The deposition of the proper thickness of each layer in rubbe-t-o-metal bonded parts is crucial to good performance. Layers that are too thick are often associated with cohesive failures of that layer; whereas layers that are too thin have more variable failures. A failure was presented where the rubber side of the failure had a visually brown appearance in some areas and black in others. Again, this part had a metal, phosphate, primer, adhesive and rubber construction. In this system, the rubber and adhesive were black, and the primer and phosphate layer were dark gray. Although the visual appearance of a failure is not always indicative of the cause, in particular where there are very thin surface coatings, the observation of the brown color was of concern since it often is associated with rusting. The EDS spectra from the black and brown regions from the surface of the rubber side of the failure are shown in figure 3. The black region appears to be similar to the chemistry of the adhesive, whereas the brown region has elements from both the primer (Ti, CI) and the phosphate layer (Zn, P, Fe). A cross section of the bonding layers was prepared and characterized using EDS imaging. In figure 4, the metal, phosphate, primer, adhesive and rubber layers can be identified. In some regions, the phosphate layer is either very thin or discontinuous. X-ray photoelectron spectroscopy (XPS) was also used to characterize the top 10 nm of the surface of the rubber. Using this technique, inorganic CI can be differentiated from organic CI, and it is important to determine if there is any inorganic CI on surfaces that visually appear to contain rust. In the brown region, most of the CI was organic; however, no Ti was detected on the rubber surface. This implies that the Ti seen in the EDS data is subsurface and greater than 10 nm deep, the sampling depth of XPS. Taken together, these data suggest failure within the phosphate layer, but probably within 1-2 microns of the primer. By XPS, potassium (K), sodium (Na) and sulfur oxides (S[O.sub.x]) were also detected. These species are most likely from the Cleaning system and may be from insufficient rinsing of soaps from the surface. It is suspected that these species would form a weak boundary layer that could lead to failure.
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Based on the analytical characterization of the failure, there are two potential mechanisms for bond failure. The first is the very thin phosphate layer, and the second is the surface contamination of the phosphate. Either mechanism could cause failure, but the presence of both issues could make bonding difficult. There were no chemical indications of rust.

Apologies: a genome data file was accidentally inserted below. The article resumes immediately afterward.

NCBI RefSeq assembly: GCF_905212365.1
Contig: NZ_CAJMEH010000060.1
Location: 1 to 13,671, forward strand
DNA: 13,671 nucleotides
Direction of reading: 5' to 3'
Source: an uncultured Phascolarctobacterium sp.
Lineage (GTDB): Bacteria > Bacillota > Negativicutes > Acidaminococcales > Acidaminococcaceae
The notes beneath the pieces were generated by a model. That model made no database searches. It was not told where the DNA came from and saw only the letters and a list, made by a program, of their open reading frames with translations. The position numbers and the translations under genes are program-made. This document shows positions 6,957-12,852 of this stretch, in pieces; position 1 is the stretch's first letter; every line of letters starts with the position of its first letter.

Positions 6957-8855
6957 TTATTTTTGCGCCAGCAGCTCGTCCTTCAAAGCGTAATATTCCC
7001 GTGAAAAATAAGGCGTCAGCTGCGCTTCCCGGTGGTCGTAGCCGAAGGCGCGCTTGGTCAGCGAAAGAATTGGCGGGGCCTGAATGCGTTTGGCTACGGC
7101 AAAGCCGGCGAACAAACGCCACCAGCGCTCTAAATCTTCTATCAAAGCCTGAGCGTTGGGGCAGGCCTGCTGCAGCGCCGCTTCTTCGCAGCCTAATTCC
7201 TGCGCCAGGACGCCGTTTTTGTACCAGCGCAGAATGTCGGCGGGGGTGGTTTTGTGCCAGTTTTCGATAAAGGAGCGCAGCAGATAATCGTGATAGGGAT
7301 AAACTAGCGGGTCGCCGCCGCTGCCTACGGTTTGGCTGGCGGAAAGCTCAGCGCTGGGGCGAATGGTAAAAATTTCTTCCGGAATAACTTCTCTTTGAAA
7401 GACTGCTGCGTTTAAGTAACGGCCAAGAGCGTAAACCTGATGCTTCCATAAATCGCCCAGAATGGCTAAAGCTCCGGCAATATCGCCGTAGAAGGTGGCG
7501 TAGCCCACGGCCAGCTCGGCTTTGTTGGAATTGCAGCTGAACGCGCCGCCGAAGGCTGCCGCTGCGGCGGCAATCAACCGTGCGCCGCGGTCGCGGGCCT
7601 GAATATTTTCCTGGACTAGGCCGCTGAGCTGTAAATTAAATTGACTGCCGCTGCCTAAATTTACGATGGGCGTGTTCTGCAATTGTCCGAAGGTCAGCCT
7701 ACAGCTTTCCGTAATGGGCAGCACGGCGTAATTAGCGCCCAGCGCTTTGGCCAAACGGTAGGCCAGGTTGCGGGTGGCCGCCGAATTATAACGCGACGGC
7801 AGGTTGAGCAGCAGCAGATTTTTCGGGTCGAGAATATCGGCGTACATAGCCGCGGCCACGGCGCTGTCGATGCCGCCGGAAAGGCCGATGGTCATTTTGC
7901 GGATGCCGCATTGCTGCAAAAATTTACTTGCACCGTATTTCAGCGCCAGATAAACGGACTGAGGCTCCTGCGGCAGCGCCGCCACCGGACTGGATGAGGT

Tracing in-plant contamination
Identification of a contaminant on a surface is almost always followed by speculation as to the source of the contaminant and the mechanism of contamination. In one case, a phosphate bath was depositing fatty acids as well as phosphate on surfaces in a manufacturing facility. Secondary ion mass spectrometry (SIMS) was used to characterize part failures, dried films of the phosphate bath and lubricants used in the manufacturing plant. SIMS detects the elemental and molecular chemistry of the top 2.5 nm of a surface. Figure 5 shows spectra from the phosphate bath, as well as from three lubricants. The spectrum from the phosphate bath identifies fatty acids, and lubricant 1 is a very good match for the fatty acid contaminant.
[FIGURE 5 OMITTED]
In some instances, we are asked to determine which contaminants could impact the cure or performance of an adhesive. Thermal transitions associated with cure are investigated by differential scanning calorimetry (DSC). Using this technique, the amount of heat required to raise the temperature of a sample is monitored. If the temperature of the sample rises when no additional heat is applied, that is termed an exotherm and can indicate cure. The area under the exotherm curve indicates the amount of reaction. In figure 6, there are three DSC curves showing a Rohm and Haas control, a customer retain and the Rohm and Haas control purposefully contaminated with Mn phosphate. The cure exotherm extends from approximately 170[degrees]C to 230[degrees]C in the control sample. It is apparent that addition of Mn phosphate interferes with cure, and that the retain sample of the same adhesive provided by the customer has been compromised. Other potential contaminants found in the plant did not adversely affect cure: however, other deleterious effects could occur from any contamination.
[FIGURE 6 OMITTED]
Characterization of rubber-to-metal failures can be a challenging task. The use of a well equipped analytical characterization facility can conclusively determine the cause of the failures and lead to the prevention of future failures.
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|Author:||Pacholski, Michaeleen L.|
|Date:||Jan 1, 2007|